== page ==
Objective: To compare physical activity as assessed by a pedometer in obese and normal-weight pregnant women at different gestational ages. To evaluate the use of a pedometer in pregnancy.
Design: Cross-sectional study.
Setting: Department of obstetrics and gynecology in a university hospital in Copenhagen.
Population: 338 pregnant women, 175 normal-weight women with body mass index (BMI) 20-25 kg/m(2) and 163 obese women with BMI > or = 30 kg/m(2).
Methods: Physical activity was assessed by a pedometer (Yamax Digiwalker SW-700/701) on seven consecutive days in six different groups: normal-weight or obese at gestational ages 11-13, 18-22, and 36-38, and expressed as median number of daily steps during a whole week, working days, and weekends.
Main outcome measures: Relation between BMI and physical activity during pregnancy and compliance with wearing the pedometer.
Results: Noncompliance was more frequent in obese than in normal-weight women (19 vs. 10%, p < 0.001). Physical activity was lower in obese women at all gestational ages (6,482, 7,446, 4,626 steps/day in obese vs. 7,558, 8,865, 6,289 steps/day in normal-weight, p < 0.05-0.11). The greatest difference between obese and normal-weight women was seen during weekends. The level of physical activity was higher in both groups at mid-gestation than during earlier and later gestational ages.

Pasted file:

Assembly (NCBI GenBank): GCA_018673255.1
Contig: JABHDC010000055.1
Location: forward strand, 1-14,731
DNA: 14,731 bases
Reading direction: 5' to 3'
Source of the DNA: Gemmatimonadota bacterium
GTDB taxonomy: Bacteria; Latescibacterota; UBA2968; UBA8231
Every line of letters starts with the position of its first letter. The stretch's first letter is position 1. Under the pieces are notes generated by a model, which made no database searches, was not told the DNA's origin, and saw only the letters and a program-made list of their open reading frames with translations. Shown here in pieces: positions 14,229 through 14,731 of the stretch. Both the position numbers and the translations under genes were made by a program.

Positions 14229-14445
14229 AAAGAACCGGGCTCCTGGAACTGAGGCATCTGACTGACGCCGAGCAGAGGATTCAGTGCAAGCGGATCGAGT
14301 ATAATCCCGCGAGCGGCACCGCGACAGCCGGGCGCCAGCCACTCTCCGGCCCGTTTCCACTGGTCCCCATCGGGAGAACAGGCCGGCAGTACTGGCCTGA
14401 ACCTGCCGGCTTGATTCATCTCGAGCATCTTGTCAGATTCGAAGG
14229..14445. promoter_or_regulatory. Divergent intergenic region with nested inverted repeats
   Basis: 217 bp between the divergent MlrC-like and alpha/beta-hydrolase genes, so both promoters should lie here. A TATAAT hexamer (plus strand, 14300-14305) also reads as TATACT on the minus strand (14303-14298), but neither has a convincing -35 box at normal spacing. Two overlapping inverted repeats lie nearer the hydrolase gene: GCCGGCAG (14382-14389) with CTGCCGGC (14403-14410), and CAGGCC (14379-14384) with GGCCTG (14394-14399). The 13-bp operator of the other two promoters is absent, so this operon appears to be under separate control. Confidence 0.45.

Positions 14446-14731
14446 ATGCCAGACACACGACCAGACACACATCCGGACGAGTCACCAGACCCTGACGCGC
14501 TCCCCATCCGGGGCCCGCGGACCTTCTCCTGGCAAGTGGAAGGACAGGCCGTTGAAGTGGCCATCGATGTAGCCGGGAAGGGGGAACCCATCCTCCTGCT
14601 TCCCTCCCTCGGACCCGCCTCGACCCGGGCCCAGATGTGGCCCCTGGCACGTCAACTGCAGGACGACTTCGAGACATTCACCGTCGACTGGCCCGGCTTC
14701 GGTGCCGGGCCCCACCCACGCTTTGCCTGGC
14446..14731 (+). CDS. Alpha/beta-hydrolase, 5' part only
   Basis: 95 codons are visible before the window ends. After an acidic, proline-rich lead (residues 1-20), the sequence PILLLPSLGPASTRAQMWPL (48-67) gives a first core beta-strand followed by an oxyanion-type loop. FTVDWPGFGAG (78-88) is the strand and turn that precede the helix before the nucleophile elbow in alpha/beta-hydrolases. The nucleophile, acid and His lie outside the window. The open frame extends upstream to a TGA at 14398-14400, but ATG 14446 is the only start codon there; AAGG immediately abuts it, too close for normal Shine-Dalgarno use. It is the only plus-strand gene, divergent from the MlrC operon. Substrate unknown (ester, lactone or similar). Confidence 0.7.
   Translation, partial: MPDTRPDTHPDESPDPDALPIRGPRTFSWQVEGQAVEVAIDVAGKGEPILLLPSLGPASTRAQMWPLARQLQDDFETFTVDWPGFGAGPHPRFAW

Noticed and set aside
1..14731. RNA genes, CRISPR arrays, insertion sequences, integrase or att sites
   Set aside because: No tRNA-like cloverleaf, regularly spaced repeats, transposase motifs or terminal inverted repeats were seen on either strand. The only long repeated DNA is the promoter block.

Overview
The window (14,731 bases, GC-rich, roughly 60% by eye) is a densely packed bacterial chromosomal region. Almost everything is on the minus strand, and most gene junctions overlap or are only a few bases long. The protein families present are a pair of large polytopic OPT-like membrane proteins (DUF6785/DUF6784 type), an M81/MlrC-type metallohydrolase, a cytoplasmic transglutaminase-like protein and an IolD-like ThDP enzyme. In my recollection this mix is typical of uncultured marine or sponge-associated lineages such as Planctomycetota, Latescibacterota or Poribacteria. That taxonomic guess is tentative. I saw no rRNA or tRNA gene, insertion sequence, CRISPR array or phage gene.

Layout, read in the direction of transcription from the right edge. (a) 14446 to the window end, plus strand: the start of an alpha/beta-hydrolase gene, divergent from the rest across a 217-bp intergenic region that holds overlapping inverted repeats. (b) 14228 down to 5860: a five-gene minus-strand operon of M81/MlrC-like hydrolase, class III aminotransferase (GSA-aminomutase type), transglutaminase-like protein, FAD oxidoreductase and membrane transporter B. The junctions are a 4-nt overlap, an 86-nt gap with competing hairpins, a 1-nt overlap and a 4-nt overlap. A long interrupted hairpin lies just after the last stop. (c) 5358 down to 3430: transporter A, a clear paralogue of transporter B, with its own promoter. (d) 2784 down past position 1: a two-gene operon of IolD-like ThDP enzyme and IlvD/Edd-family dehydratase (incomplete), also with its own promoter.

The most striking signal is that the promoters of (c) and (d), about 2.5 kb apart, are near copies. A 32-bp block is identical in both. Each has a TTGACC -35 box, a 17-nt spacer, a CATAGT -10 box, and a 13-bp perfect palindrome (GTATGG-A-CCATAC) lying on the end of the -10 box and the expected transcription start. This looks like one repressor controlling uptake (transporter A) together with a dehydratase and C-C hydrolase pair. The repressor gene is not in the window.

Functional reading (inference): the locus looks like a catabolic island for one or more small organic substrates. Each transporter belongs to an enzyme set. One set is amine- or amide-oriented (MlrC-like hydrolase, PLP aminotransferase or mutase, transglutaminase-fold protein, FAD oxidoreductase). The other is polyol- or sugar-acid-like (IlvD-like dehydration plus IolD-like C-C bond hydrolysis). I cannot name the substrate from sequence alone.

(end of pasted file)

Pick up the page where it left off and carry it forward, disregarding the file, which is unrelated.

Conclusion: Physical activity in pregnant women can be assessed by the pedometer and the method was well accepted by the women; however, the compliance was lower in the obese. The level of physical activity differs between different gestational groups and is lower in obese than in normal-weight women, especially during leisure time.